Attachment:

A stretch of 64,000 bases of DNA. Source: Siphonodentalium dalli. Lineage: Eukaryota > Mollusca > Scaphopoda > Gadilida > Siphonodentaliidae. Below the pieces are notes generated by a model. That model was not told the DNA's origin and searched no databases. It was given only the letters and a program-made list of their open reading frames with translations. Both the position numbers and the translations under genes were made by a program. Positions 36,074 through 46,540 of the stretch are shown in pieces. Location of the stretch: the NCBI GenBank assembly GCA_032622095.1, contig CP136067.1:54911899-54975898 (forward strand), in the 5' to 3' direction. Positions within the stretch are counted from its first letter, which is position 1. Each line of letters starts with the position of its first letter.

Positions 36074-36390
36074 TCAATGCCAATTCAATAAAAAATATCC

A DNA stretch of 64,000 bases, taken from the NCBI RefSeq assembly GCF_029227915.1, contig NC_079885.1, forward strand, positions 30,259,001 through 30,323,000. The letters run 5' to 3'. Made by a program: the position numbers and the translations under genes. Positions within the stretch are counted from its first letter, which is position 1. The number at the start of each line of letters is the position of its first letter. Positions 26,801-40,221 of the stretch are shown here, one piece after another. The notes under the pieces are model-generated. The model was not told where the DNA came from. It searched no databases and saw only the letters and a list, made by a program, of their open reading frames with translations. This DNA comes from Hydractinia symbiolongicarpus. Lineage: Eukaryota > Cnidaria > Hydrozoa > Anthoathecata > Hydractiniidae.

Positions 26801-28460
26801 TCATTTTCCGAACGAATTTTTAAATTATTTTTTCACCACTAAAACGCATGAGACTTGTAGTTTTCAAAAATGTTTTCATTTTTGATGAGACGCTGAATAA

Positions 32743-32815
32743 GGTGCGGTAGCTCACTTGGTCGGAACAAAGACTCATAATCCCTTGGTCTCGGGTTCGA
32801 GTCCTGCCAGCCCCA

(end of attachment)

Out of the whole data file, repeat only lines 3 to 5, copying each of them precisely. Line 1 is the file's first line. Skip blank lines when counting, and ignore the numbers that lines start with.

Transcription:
36074 TCAATGCCAATTCAATAAAAAATATCC

A DNA stretch of 64,000 bases, taken from the NCBI RefSeq assembly GCF_029227915.1, contig NC_079885.1, forward strand, positions 30,259,001 through 30,323,000. The letters run 5' to 3'. Made by a program: the position numbers and the translations under genes. Positions within the stretch are counted from its first letter, which is position 1. The number at the start of each line of letters is the position of its first letter. Positions 26,801-40,221 of the stretch are shown here, one piece after another. The notes under the pieces are model-generated. The model was not told where the DNA came from. It searched no databases and saw only the letters and a list, made by a program, of their open reading frames with translations. This DNA comes from Hydractinia symbiolongicarpus. Lineage: Eukaryota > Cnidaria > Hydrozoa > Anthoathecata > Hydractiniidae.

Positions 26801-28460